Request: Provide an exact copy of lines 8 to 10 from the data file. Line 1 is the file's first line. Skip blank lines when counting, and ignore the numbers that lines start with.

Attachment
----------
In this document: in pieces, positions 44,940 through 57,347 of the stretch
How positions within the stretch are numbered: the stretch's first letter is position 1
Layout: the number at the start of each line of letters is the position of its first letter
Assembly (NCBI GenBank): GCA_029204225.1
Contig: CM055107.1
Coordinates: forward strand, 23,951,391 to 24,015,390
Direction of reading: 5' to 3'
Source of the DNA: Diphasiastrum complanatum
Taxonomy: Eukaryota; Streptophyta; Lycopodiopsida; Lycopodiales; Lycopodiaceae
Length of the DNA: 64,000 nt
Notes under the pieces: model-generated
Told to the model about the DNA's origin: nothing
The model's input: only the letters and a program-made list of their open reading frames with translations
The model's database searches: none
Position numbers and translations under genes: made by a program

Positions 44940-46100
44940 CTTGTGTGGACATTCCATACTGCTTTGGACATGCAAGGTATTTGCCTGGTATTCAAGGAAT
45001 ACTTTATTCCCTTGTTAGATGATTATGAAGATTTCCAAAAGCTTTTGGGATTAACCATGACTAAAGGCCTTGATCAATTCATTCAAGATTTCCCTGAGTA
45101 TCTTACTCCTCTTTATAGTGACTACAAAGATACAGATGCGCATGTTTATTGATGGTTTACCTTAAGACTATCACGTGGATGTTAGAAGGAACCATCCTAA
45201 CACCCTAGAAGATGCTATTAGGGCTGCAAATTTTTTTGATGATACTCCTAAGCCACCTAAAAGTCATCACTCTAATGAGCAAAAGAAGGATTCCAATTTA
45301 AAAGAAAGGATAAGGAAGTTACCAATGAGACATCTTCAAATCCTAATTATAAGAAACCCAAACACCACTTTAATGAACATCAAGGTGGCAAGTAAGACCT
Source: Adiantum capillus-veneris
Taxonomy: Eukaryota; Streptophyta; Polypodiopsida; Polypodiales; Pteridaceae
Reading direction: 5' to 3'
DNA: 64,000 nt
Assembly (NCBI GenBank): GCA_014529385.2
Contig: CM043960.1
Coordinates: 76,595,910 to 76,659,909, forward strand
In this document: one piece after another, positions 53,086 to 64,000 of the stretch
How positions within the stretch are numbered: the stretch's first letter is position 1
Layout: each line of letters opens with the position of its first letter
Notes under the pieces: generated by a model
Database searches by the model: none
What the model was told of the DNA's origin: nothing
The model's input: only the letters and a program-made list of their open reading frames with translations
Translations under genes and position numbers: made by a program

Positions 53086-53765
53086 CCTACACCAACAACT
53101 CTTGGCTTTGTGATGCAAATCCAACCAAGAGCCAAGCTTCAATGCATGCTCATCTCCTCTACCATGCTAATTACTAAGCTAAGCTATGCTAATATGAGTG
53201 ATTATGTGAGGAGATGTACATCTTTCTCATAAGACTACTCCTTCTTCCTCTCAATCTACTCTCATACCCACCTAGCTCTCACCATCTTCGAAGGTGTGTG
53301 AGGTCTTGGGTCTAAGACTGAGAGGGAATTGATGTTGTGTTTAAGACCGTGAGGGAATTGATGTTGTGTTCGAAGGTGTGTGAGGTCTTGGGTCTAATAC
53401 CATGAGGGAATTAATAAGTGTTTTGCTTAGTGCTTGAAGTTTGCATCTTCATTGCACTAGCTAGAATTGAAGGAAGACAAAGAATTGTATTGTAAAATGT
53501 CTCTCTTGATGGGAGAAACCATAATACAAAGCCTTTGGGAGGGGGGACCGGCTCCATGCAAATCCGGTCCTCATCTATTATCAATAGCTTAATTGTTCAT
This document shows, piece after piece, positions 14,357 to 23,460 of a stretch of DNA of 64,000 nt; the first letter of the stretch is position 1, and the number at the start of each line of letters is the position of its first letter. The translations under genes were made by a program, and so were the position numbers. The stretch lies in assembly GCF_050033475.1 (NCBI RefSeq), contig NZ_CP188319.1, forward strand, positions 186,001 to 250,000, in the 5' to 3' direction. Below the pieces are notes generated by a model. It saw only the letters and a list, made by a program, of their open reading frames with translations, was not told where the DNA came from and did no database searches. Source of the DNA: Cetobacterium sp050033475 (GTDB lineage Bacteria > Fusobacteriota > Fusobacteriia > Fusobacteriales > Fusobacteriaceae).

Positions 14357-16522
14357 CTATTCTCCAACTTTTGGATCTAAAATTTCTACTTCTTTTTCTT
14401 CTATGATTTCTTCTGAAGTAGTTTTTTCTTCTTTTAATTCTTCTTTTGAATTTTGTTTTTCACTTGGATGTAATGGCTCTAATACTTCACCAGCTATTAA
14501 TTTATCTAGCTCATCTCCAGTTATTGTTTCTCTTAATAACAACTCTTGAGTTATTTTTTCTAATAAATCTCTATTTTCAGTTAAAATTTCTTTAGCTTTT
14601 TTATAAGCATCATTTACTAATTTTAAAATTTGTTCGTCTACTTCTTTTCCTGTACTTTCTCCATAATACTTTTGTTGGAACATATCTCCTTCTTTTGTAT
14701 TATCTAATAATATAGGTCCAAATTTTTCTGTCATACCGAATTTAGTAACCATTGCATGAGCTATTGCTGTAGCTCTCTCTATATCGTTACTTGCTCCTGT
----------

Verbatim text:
Source of the DNA: Diphasiastrum complanatum
Taxonomy: Eukaryota; Streptophyta; Lycopodiopsida; Lycopodiales; Lycopodiaceae
Length of the DNA: 64,000 nt